According to the WHO, vaccination againstion Diphtheria may induce some protection against symptomatic infection but does not prevent the spread of the disease. They have found antibody levels in individuals up to 15 years after initial vaccination.

A recent study has shown nearly 60% of adults over the age of 20 no longer have vaccine-induced immunity to Diphtheria. Even immediately after vaccination antibody levels remain low, a considerable amount of adults, particularly the elderly, have no protective antibodies.


Due to the inability to gain life-long immunity to Tetanus bacteria, those who vaccinate must receive booster vaccines. The CDC explains how "protective levels" begin to wane after 10 years, but some individuals levels can fall below minimal before 10 years.

Tetanus cannot be transmitted from person to person and outbreaks rarely occur.


Before the 1990's, whole cell Pertussis vaccines were used. After an increasingly amount of children becoming injured from these vaccines and the public becoming concerned about the safety of these vaccines, whole cell Pertussis vaccines were discontinued and acellular pertussis vaccines came to market.

According to the CDC, immunity to Pertussis after vaccination can last up to 20 years. However, more recent research shows that effectiveness declined rapidly within 4 years. This has raised the question if acellular Pertussis vaccines are the cause of Whooping Cough outbreaks. In 1996, the Netherlands had an outbreak that was more prevalent with highly vaccinated communities.

A 2014 Pertussis outbreak in California was found to be the cause of failing vaccines and 83% of those infected were previously vaccinated. This FDA study explains the waning immunity to Pertussis after vaccination and how it has contributed to Whooping Cough outbreaks among vaccinated children.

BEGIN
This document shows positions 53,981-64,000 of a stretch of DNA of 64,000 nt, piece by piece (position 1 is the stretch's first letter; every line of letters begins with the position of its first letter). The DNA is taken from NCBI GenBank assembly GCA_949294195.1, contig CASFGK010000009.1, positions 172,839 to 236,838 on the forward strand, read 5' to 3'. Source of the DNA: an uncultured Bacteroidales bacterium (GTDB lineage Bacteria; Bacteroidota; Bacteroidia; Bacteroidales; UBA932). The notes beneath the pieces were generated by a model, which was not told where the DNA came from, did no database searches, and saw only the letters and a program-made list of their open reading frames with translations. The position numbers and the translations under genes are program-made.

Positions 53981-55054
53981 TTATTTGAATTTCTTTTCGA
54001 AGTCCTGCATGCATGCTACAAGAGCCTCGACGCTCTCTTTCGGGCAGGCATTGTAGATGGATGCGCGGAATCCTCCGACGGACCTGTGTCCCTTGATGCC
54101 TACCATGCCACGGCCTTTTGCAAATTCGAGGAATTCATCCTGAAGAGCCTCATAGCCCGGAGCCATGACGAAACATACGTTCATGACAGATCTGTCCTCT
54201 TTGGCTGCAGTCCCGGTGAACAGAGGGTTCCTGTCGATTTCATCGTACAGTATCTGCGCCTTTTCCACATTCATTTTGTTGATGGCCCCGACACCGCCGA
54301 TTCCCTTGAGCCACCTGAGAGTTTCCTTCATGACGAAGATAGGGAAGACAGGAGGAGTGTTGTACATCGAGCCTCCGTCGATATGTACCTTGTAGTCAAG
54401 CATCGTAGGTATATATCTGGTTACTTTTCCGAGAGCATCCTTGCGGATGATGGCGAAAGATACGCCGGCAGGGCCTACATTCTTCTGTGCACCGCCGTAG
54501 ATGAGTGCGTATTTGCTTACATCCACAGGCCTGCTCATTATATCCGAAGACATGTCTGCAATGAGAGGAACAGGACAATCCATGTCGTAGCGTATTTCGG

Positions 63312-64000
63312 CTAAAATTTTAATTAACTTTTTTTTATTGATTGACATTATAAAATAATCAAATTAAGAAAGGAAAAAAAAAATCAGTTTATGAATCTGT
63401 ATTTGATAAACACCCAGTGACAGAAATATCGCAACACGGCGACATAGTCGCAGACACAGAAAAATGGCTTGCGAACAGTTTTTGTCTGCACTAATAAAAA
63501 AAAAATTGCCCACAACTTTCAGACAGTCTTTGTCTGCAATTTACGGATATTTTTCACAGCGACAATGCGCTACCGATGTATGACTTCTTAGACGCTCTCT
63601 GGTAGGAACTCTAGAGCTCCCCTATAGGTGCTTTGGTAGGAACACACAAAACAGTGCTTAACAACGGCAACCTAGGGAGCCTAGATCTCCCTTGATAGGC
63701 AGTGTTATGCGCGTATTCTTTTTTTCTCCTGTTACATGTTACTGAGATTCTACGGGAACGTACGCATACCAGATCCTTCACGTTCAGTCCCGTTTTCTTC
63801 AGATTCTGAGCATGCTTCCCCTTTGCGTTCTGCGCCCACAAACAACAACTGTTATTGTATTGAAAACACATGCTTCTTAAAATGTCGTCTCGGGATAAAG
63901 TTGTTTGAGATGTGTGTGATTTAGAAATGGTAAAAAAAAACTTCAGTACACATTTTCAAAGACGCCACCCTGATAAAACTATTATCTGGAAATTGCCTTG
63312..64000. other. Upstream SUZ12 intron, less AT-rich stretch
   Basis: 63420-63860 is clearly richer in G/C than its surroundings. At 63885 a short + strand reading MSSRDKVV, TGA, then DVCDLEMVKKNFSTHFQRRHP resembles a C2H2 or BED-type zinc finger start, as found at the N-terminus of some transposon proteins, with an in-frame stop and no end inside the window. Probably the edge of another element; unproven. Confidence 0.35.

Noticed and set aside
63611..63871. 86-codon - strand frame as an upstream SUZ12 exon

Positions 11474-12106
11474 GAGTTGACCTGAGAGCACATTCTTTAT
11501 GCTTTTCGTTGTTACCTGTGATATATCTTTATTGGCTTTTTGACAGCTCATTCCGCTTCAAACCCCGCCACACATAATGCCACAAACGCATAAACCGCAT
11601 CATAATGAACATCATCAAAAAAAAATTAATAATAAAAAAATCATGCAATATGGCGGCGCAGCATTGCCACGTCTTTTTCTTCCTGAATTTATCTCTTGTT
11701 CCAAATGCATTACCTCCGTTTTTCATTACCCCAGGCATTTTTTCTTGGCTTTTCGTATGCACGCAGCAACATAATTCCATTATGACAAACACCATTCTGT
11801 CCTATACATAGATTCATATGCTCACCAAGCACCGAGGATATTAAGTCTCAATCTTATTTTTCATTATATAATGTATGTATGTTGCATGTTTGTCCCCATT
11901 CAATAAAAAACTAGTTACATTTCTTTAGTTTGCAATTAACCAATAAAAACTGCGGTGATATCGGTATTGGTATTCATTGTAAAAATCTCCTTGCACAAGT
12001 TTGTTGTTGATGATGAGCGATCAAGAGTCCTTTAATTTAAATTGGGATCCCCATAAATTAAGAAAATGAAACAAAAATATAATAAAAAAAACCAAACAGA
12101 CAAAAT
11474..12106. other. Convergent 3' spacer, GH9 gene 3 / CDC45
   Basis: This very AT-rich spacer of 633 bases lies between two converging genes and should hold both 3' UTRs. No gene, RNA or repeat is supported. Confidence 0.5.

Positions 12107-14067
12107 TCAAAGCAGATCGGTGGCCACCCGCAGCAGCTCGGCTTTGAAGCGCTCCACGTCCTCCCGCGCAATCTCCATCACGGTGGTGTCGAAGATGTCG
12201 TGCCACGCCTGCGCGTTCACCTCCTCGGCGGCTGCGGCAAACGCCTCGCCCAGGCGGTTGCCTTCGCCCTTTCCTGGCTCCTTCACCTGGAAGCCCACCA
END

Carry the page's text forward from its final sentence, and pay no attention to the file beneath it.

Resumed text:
This vaccine is typically given at 2, 4, 6, and 15 months of age and generally not recommended for adults unless at specific risk. The Hib vaccine contains Haemophilus influenzae type b conjugate with either Meningococcal Proteins or Tetanus Toxoids.

Read Hib vaccine manufacturer package inserts HERE, HERE, and HERE.

According to the CDC, immunity from Hib vaccines is expected to last 1 1/2 - 3 1/2 years. Before the Hib vaccine was introduced most children obtained natural immunity by 5-6 years of age through infection and in contrast to vaccine-induced immunity, natural infection is thought to give 4-10 years of protection.

Some recent research has indicated a correlation between Hib vaccines and a "shift in capsular serotypes of invasive H. influenzae disease" and even when vaccinated, some individuals will still contract the disease.


This vaccine is given to children at ages 2, 4, and 6 months and again at 4-6 years of age. It is generally not recommended for adults unless at specific risk. The polio vaccine contains three strains of inactivated Poliomyelitis viruses, Type 1 (Mahoney), Type 2 (MEF-1), and Type 3 (Saukett).

Read the Polio vaccine manufacturer package insert HERE.

For nearly 40 years in the US, the Polio vaccine was a Live virus vaccine, given orally (OPV). In 2000, a vaccine-derived Polio outbreak occurred and the US withdrew from using OPV, other countries do still use Live Polio vaccines and have continued to cause vaccine-derived outbreaks.


This vaccine is given to children at 12-15 months and again at 4-6 years of age. It is also recommended for adults over the age of 18. The MMR vaccine contains live components of the Measles, Mumps, and Rubella viruses.

Read the MMR vaccine manufacturer package insert HERE.


According to the WHO, up to 15% of children fail to develop immunity to the first dose, which is why a booster dose is recommended. Most babies receive their first dose around 1 year; the second is given usually before kindergarten. “Protection” is supposed to last up to 11 years. This means, assuming a child actually gains immunity, any will have worn off completely by 16 years of age.

The vast majority of adults in this country are no longer immune. One study found, "As measles vaccination coverage increases, the circulation of wild measles will decrease, and vaccine-induced antibody is less likely to be boosted. Thus, new epidemics may occur in vaccinated areas."

Also according to the WHO, vitamin A supplements and adequate nutrition are key to preventing measles and complications.


According to the CDC, immunity to Rubella from the MMR vaccine can decrease within 9-14 years after initial vaccination.